St. Pete official says city sewer system needs upgrades

ST. PETERSBURG, FL (WFLA) – A St. Petersburg city leader said he wants to make upgrades to their sewer system before another storm hits.

This after storage facilities were overwhelmed during Tropical Storm Colin. The impact affected nearby communities. Because of the inability for the system to work, runoff from discharged sewer water seeped into Clam Bayou in Gulfport. The water is off limits, after test showed high levels of E.Coli and fecal pollution.

This is the second time Clam Bayou has gone under a water advisory within the last year. Last summer, St. Petersburg dumped untreated or partially treated sewage waste water into Clam Bayou.

Bright orange signs that read “surface water is contaminated”, were posted around Clam Bayou Nature Park Thursday. A major blow to Kurt Zuelsdorf’s Kayak business.

“Now I’m closed. I can’t put people out on the water. It’s a great day to go out for a hike, or bike ride and hopefully in the next few days, this will all flush out, but we don’t know. It’s really hard to determine that,” said Zuelsdorf.

The test showed the water has high levels of E. Coli and fecal pollution. Gulfport City leaders said it’s from discharges after Tropical Storm Colin.

“We do have some discharges. The City of Gulfport, the City of St. Petersburg, we both acknowledge that the system discharged into Boca Ciega Bay,” said Gulfport City Manager Jim O’Reiley.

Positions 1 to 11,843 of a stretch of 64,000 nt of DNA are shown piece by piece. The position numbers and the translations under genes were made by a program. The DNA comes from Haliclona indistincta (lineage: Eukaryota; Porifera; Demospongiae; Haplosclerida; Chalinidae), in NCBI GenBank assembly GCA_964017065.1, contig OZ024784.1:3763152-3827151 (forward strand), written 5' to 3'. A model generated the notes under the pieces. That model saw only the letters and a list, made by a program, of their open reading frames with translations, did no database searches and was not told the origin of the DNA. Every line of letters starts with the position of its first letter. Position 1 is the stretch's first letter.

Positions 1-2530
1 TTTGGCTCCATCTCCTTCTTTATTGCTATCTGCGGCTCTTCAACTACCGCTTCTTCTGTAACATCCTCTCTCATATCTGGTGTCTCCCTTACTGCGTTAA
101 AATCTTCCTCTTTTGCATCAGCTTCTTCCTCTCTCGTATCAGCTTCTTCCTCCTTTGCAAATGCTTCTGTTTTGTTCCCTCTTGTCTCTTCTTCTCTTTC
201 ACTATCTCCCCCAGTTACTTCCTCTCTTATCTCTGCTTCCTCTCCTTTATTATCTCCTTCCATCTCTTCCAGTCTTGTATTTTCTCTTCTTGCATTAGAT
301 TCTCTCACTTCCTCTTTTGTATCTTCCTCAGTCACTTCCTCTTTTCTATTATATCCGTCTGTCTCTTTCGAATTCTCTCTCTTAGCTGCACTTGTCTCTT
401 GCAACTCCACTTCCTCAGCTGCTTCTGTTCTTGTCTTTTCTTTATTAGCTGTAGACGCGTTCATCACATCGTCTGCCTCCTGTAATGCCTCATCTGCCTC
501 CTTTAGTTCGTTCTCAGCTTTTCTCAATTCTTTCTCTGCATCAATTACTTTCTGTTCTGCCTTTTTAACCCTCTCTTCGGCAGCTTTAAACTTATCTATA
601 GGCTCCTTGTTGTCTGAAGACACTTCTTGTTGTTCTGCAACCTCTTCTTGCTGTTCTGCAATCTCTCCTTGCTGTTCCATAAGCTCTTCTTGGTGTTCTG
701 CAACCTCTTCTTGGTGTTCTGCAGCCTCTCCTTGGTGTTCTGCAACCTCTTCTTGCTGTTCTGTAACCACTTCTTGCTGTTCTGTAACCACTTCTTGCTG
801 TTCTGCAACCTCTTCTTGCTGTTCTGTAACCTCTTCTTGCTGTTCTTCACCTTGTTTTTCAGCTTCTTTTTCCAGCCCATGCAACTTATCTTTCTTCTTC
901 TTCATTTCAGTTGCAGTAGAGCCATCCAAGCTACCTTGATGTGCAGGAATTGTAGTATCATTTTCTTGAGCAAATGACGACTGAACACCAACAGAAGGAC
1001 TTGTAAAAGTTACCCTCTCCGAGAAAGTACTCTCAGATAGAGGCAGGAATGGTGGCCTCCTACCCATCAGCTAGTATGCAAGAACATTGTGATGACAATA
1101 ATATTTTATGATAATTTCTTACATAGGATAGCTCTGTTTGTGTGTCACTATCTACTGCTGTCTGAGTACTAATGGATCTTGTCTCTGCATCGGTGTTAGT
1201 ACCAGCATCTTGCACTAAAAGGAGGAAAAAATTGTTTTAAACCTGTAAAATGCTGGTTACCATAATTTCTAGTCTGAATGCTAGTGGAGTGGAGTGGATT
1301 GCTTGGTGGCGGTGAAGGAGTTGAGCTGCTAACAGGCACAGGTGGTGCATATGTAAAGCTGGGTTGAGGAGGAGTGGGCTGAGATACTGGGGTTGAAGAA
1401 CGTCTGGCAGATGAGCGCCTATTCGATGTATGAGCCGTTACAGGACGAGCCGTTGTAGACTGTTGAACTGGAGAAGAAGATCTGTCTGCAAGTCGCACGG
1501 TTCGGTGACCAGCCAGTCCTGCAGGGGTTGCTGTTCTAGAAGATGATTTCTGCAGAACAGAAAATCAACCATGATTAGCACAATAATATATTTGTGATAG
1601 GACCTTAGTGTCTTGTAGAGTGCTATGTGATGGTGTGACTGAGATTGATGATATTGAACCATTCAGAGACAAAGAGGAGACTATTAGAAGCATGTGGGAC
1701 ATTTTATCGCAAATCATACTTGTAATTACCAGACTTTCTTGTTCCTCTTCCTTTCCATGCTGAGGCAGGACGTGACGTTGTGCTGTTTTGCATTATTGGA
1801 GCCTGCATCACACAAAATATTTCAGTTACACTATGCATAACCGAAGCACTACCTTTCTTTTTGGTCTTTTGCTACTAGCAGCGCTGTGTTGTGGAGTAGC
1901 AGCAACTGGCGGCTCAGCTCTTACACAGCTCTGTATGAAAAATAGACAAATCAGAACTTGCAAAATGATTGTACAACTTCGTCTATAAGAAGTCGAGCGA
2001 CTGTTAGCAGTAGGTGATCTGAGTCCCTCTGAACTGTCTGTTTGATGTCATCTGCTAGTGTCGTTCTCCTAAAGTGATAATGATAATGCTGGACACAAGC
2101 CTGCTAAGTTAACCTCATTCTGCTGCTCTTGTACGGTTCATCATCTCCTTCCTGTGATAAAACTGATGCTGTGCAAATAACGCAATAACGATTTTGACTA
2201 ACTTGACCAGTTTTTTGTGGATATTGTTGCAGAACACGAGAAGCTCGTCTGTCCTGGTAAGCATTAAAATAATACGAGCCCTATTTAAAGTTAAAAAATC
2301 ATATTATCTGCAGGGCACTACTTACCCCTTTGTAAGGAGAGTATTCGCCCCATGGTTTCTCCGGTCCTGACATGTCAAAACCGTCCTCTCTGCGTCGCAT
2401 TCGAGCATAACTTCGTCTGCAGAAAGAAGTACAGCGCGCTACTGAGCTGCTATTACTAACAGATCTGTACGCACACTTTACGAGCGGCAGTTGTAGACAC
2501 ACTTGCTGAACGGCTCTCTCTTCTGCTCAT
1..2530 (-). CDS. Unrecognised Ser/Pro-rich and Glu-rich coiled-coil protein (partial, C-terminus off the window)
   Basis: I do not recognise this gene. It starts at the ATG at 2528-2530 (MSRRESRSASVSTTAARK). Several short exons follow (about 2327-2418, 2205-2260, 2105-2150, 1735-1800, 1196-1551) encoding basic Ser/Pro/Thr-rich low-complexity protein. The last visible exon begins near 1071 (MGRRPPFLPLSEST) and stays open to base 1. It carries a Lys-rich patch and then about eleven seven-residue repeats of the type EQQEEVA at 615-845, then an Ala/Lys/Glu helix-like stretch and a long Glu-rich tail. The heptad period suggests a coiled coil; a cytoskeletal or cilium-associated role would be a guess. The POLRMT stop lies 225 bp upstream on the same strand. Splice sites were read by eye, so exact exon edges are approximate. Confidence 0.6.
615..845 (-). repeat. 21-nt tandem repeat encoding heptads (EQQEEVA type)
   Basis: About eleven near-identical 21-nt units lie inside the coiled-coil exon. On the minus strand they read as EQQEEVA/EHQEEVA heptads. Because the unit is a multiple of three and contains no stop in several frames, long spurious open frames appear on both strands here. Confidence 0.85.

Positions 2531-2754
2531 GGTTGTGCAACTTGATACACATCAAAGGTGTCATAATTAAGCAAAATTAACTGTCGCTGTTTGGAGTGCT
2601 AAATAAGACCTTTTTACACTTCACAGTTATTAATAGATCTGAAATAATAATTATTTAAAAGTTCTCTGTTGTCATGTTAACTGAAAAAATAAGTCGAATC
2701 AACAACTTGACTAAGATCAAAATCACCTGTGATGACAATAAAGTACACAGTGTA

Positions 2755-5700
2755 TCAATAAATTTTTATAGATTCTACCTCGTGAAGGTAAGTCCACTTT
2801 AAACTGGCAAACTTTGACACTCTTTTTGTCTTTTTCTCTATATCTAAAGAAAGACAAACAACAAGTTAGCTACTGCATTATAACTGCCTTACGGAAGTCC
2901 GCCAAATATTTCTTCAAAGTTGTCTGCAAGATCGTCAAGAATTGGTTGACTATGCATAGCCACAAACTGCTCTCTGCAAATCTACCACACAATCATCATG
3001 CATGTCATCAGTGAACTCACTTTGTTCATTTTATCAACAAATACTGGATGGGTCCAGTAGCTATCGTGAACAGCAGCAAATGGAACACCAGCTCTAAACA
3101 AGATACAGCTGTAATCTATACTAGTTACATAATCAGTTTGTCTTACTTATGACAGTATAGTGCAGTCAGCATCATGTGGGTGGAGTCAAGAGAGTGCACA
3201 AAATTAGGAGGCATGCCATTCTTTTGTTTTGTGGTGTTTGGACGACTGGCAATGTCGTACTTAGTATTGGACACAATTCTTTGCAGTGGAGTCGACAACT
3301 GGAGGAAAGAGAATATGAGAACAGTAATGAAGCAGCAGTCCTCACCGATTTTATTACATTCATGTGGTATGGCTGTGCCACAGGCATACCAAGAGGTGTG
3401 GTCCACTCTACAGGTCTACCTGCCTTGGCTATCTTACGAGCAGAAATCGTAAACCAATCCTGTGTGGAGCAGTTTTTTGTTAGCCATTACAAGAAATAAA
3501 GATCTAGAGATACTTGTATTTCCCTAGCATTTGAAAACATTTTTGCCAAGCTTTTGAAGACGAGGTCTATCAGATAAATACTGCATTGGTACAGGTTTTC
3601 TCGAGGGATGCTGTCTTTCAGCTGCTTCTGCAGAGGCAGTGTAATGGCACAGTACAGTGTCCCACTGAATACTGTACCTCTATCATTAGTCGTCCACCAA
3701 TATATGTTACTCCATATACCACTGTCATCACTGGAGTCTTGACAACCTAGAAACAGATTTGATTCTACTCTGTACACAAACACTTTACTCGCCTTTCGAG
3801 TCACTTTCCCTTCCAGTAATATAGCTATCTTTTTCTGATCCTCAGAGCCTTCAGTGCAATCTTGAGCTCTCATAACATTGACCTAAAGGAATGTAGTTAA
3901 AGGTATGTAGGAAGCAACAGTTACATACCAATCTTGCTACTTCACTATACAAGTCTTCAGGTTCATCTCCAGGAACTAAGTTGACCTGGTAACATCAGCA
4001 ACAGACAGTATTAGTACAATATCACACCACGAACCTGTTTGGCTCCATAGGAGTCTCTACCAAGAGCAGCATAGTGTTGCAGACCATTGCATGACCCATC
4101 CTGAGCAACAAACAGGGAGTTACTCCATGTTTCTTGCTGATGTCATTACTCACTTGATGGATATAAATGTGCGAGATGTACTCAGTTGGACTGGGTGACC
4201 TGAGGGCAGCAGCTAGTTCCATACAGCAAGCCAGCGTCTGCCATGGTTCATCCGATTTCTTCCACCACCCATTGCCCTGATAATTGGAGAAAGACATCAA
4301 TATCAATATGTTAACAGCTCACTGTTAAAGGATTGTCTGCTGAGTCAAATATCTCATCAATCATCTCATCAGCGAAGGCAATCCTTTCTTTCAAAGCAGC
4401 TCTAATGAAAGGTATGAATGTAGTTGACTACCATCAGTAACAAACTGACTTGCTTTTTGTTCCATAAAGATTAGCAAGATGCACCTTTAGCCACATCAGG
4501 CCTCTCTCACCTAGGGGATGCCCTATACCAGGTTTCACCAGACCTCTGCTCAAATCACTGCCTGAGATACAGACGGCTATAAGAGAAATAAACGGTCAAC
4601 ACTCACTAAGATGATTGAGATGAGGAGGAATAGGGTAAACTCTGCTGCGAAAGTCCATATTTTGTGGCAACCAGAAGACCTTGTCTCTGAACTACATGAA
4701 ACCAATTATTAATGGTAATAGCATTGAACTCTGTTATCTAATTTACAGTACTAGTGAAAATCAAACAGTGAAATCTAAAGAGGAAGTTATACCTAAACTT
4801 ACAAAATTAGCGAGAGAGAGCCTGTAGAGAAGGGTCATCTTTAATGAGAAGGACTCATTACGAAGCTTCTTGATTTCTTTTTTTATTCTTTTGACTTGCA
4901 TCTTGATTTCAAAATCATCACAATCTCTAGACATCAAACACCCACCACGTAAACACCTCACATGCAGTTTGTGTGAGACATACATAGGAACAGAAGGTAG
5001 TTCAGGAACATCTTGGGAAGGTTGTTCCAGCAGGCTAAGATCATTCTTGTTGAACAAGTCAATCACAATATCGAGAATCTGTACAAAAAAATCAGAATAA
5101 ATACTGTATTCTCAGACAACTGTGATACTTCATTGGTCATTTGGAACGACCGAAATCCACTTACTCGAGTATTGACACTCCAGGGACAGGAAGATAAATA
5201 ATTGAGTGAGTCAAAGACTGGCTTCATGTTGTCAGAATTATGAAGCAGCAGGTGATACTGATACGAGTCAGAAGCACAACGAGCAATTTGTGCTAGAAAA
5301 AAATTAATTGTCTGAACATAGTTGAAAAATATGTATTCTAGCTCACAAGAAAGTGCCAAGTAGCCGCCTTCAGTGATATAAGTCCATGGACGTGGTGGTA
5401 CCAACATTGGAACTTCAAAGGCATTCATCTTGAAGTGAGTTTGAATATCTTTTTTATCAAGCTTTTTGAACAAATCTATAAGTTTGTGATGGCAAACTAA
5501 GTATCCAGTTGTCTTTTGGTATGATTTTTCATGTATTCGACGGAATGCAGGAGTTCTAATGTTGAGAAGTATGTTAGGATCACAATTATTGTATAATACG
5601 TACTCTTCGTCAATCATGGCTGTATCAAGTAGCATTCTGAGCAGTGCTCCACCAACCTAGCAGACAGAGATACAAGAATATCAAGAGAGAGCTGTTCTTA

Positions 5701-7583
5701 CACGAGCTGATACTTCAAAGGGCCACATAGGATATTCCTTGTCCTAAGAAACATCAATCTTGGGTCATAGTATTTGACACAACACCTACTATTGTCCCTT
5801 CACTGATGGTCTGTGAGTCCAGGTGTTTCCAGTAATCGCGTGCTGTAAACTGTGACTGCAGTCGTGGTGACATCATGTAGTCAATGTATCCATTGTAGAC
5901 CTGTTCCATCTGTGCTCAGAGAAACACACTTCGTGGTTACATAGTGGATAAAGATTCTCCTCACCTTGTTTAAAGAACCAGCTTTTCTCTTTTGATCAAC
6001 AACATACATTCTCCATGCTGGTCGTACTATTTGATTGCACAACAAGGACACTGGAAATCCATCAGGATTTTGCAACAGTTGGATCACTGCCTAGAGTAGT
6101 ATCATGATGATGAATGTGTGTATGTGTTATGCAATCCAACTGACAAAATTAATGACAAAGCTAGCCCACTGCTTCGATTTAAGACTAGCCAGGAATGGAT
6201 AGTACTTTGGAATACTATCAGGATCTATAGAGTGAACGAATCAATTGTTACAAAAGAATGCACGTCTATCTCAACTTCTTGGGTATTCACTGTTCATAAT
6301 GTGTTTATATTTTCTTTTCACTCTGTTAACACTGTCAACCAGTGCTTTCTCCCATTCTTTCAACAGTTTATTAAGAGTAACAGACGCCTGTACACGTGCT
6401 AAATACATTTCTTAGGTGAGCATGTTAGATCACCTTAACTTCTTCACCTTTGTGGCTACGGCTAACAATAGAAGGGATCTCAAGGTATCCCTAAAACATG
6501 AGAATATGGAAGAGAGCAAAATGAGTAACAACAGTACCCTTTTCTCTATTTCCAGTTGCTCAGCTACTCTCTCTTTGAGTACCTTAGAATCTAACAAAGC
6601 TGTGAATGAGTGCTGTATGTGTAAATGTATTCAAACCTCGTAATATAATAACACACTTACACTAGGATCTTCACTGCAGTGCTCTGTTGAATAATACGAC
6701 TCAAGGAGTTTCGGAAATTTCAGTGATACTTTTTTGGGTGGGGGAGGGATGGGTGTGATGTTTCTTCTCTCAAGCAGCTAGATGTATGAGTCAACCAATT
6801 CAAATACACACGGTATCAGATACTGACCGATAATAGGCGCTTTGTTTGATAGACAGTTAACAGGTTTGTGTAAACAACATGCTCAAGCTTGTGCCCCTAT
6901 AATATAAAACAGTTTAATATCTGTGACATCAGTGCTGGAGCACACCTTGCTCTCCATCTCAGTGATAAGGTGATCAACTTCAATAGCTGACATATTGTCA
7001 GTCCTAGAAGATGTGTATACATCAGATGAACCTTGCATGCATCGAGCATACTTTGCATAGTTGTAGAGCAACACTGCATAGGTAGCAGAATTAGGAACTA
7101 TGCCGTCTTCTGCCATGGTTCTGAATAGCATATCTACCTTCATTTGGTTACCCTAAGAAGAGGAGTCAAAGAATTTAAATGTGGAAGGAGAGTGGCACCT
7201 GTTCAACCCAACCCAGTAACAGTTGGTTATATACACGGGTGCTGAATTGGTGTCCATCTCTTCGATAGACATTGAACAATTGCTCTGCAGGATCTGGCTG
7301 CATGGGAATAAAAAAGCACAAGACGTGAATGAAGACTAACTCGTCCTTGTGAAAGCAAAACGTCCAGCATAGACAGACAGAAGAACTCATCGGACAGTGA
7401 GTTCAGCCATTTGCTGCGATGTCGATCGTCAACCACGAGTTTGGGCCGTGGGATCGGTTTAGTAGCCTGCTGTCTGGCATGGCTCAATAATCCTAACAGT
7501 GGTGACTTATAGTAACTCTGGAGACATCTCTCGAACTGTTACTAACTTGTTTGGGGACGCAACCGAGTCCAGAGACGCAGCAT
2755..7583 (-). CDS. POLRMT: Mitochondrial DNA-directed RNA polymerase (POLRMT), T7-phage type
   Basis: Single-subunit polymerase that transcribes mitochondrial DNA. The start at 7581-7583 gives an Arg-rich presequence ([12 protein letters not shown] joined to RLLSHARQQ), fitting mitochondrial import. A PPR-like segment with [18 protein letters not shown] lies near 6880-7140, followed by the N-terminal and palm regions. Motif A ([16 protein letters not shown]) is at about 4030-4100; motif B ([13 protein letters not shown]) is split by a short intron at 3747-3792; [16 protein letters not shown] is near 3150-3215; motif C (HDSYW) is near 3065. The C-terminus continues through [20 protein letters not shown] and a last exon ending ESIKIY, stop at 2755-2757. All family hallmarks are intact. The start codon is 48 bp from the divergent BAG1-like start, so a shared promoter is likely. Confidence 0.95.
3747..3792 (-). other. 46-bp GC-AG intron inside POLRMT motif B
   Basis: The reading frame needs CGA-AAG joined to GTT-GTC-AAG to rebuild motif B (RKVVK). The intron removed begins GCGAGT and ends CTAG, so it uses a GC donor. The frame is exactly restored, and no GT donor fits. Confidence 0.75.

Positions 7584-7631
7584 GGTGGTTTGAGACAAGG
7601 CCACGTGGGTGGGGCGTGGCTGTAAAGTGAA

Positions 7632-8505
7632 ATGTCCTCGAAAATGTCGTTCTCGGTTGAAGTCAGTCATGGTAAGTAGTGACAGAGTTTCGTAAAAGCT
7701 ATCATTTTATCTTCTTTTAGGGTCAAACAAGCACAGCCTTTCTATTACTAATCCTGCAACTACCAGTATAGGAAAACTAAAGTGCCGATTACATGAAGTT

Thursday, St. Pete city leaders discussed a potential solution. Their sewer system became inundated during the storm. The city had to dump partially treated sewer water into Tampa Bay.

“We were lead to believe that these new deep well injection pumps and this new 15 million gallon tank and we continued to use Albert Whitted collectively, that would put us in pretty good shape and the answer is, it didn’t,” said St. Petersburg councilman Karl Nurse.

Councilman Nurse wants to propose using money from three different sources to fix leaks, pipes and manhole covers.

An 18-month study is underway. Zuelsdorf said that’s too long of a wait. He said, “In this day and age, I would think we would be able to come up with better solutions to having sewage overflow and spill into our waterways in Florida.”

Councilman Nurse estimates it could cost $100 million to fix the system. He’d like council members to move on the issue, especially while in hurricane season. He worries about the potential impact if another storm like Tropical Storm Colin forms. Gulfport City leaders said they will test the water every day until it’s all clear.

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